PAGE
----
Prosecution, defense squabble over suspected car bomb used in Hariri murder

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Published Thursday, January 23, 2014

Updated 6:00 pm: The prosecution in the murder trial of Lebanon's ex-prime minister Rafik Hariri sought on Thursday to show that a car bomb was used in the 2005 Beirut attack, a point bitterly contested by the defense which argues that explosives were planted below ground.

Grainy footage from three CCTV cameras in the area of the bomb site allege to have captured a Mitsubishi truck driven by a suicide bomber moments before the attack.

Robyn Fraser, who worked as an investigator with the prosecution in The Hague-based Special Tribunal for Lebanon (STL) from 2009 - 2011, was called to the stand Thursday.

She noted that the footage showed the truck suspected in the attack travelling at about 1/10 the speed of the other vehicles on the road.

Hariri's convoy was captured by one of the cameras travelling in the same direction of the suspected Mitsubishi approximately one minute after bomb laden truck passes.

No footage has been presented of the actual attack. But the prosecution on Thursday appeared to suggest that the Mitsubishi traveled slowly to allow Hariri's convoy to catch up before detonating.

Fraser said that the truck suspected in the attack appears to be the same vehicle captured in all three videos based on height, dimension, shape and other characteristics.

A CCTV still from inside a Beirut tunnel shows a lorry (right) suspected by the prosecution of being used in the attack.

But the defense on Monday challenged the car bomb theory, noting that no camera actually captured the attack at the moment of the explosion.

In a cross examination of the witness, a defense lawyer asked Fraser if she had conducted any type of analysis of the footage to measure the vehicle's height, width, length and weight to determine if it was the same truck in all three videos.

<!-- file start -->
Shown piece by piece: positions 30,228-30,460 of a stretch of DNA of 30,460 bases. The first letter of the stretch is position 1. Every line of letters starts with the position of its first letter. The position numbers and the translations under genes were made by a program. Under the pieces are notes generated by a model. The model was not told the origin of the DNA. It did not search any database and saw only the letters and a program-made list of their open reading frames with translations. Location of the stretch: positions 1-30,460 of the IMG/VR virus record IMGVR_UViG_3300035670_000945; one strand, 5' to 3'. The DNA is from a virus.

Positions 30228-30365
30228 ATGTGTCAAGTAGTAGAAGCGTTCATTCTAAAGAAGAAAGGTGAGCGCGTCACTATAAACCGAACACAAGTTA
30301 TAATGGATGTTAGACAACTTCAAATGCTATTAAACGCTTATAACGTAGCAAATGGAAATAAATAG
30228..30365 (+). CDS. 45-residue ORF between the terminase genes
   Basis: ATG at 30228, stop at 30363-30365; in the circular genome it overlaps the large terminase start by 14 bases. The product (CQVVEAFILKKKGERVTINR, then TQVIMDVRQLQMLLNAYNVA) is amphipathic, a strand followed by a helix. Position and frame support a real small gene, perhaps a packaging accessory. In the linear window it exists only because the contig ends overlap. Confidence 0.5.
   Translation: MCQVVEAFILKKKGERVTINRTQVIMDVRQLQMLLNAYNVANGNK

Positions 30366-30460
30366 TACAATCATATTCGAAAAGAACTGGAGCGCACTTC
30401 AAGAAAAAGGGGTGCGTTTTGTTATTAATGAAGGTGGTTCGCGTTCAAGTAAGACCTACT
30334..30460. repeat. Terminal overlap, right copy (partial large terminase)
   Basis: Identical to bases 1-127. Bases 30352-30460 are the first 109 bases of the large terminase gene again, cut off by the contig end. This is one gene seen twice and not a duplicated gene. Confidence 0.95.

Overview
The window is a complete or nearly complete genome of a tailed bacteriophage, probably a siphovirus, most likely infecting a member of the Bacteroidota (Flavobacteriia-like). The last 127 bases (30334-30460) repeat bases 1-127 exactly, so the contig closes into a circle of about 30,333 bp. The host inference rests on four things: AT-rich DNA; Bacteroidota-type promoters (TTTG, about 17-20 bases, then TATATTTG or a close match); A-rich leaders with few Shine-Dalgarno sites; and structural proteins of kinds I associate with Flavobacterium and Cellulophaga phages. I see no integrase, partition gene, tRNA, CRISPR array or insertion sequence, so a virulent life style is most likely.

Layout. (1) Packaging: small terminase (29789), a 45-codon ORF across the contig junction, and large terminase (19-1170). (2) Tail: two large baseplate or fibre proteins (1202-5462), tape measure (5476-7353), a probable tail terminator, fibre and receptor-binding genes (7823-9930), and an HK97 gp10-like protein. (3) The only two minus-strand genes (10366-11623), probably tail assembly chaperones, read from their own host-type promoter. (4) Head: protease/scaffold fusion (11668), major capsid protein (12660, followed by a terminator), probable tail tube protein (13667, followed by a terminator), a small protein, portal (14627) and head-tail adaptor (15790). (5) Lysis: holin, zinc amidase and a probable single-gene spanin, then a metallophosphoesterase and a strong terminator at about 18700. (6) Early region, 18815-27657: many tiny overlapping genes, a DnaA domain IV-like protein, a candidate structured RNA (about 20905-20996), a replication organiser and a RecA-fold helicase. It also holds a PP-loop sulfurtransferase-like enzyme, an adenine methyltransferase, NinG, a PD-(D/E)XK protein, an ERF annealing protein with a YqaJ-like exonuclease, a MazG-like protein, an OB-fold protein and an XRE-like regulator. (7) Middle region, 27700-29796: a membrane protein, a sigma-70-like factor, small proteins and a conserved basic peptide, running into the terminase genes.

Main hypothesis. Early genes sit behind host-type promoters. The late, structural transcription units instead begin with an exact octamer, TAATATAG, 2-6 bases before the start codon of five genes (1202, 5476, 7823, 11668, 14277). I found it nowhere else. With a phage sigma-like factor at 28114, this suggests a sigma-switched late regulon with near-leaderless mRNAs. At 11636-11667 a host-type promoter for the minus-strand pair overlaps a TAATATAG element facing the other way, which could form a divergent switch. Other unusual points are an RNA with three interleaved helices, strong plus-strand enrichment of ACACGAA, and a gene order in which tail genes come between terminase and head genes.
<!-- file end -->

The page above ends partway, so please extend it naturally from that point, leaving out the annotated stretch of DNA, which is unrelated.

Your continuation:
She said that no analysis was done, but that it appeared to be the same vehicle based on what she could see "with the naked eye."

In a report she submitted after completing her investigation several years ago, she noted that the suspected vehicle in the footage had similar hub caps, curves and other features.

The defense asked her if those features were unique to the Mitsubishi model suspected in the attack. She responded in the negative, and agreed that those features are common on many lorries of that class.

The defense then asked her if there were any markings on the vehicle visible in the footage to suggest that the truck was a Mitsubish. She answered: "No."

Fraser conceded to the defense lawyer that she "was not an expert on vehicles" and could not say with complete certainty that it was the same truck in all CCTV footage.

When asked if she could conclusively determine whether or not the vehicle in the footage was carrying explosives or played a role in the explosion that Killed Hariri, she responded: "Based on my observations, no I cannot."

The defense had argued that the missing photos and video footage was cause for suspicion as multiple cameras were believed to have been operating in the area.

The prosecution last week said that between 2.5 to 3 tons of explosives carried by a Mitsubishi truck driven by a suicide bomber was used to carry out the attack.

But the defense is set to argue that a bomb was placed beneath ground and detonated at Hariri's convoy passed.

The February 14 explosion killed 22 people including Hariri. Four Hezbollah member are being tried in absentia over the attack, but the group vehemently denies involvement.

(Al-Akhbar)

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